Count Me In Corp. sued for stealing millions from hundreds of Little Leagues

Count Me In Corp. won’t pay millions owed to hundreds of American Little Leagues. Lawsuits filed against Count Me In across the country for stealing millions.

Bay Area consumer fraud lawyers say consumer fraud is a broad term used to describe unfair or deceptive business practices, perpetrated by companies with the intent to obtain financial advantage at the expense of innocent and unsuspecting consumers.

January 6, 2008, San Francisco, CA (–Justice unfair business practices reporters and Bay Area consumer fraud lawyers have learned Count Me In Corp., online payment company, seems to have stolen millions from American Little Leagues. Count Me In Corp., a Washington based online payment company for hundreds of Little Leagues and sports organizations across the country, says it cannot pay the money it collected. Apparently, parents and members can go to Count Me In online and pay their childrens’ sports dues and membership fees with their credit cards. The company claims they charge a minimal $3 dollar fee for this service. The online payment company then pays the Little Leagues and youth organizations. Over 220 groups nationwide have not been receiving dues and other funds Count Me In has been collecting from parents and members. Over 600 school and sporting groups across the country use the firm’s software to process their online registration fees and other payments.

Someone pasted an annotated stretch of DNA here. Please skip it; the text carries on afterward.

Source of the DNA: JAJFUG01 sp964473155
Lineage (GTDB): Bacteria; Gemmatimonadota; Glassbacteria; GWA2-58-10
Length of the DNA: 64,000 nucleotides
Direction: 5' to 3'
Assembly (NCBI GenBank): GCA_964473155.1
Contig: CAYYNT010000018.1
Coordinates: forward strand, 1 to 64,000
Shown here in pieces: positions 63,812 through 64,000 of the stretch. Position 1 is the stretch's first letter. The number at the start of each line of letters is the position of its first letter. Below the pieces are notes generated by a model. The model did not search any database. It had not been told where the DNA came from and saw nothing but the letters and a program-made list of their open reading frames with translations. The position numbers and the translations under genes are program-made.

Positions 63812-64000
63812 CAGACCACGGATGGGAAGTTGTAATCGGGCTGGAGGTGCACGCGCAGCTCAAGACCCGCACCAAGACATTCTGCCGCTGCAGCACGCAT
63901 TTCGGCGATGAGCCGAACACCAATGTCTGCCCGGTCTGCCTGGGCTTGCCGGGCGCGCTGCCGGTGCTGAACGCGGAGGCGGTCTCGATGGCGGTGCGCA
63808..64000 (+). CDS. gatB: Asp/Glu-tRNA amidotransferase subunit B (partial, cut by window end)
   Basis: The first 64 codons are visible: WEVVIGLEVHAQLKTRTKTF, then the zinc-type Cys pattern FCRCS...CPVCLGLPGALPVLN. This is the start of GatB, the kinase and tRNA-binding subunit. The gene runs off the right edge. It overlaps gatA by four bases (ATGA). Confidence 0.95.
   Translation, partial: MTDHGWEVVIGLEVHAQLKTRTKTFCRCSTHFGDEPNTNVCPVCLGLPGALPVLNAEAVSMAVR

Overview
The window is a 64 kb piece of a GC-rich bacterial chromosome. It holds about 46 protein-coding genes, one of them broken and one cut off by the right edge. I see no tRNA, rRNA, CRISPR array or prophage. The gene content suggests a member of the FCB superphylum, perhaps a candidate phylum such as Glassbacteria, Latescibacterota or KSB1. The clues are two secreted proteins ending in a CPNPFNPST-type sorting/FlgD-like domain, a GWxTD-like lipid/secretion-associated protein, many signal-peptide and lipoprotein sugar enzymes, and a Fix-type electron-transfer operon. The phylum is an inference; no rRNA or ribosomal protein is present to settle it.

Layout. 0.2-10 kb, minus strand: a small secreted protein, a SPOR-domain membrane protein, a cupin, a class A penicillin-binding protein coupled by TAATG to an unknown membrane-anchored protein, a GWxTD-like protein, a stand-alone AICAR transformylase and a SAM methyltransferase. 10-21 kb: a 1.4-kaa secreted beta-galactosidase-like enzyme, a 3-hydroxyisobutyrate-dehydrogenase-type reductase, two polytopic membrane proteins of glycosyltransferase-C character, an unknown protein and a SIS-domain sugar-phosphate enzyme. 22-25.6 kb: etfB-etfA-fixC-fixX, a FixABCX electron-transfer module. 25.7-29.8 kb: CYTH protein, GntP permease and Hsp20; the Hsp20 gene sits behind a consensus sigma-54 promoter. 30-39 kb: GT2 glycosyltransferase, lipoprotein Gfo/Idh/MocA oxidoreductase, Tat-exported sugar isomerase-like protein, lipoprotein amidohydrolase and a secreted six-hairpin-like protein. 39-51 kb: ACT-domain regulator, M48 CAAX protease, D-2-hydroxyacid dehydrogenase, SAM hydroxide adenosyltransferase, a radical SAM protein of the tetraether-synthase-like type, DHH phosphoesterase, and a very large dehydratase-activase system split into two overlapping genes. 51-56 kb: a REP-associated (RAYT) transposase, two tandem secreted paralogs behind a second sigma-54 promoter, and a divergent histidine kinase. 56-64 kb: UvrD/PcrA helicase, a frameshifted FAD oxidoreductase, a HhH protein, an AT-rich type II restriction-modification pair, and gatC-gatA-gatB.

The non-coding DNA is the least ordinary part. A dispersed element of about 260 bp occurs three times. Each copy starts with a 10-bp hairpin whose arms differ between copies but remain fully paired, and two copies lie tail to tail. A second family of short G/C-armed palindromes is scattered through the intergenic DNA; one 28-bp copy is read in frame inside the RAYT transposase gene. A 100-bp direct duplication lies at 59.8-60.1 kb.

JNF fraud reporters and San Francisco credit card fraud attorneys report lawsuits have been filed in several states and the attorney general in Connecticut urged parents last week to stop making credit card payments through Count Me In’s website. County Me In company CEO and executives say the accounts had been combined with other company accounts. Funds owed to certain clients were used to pay company salaries and other amounts owed to third parties instead of going to the Little Leagues and sports organizations. Apparently company executives have been aware of the problem for over two years and continued with their unfair business practices.

Justice consumer fraud reporters and San Francisco consumer fraud attorneys reveal many Little Leagues and other youth clubs rely heavily on membership dues to cover operating costs. More than 90% of parents have paid for their childrens’ dues and fees with credit cards through Count Me In. Thousands of kids across the country may be unable to participate in sporting events and organizations because their youth groups can no longer to afford to operate. Justice Internet fraud reporters and consumer fraud legal experts are urging families to dispute the charges on their credit. If someone has stolen from you or failed to provide you with services bought with your credit card you may be entitled to compensation.

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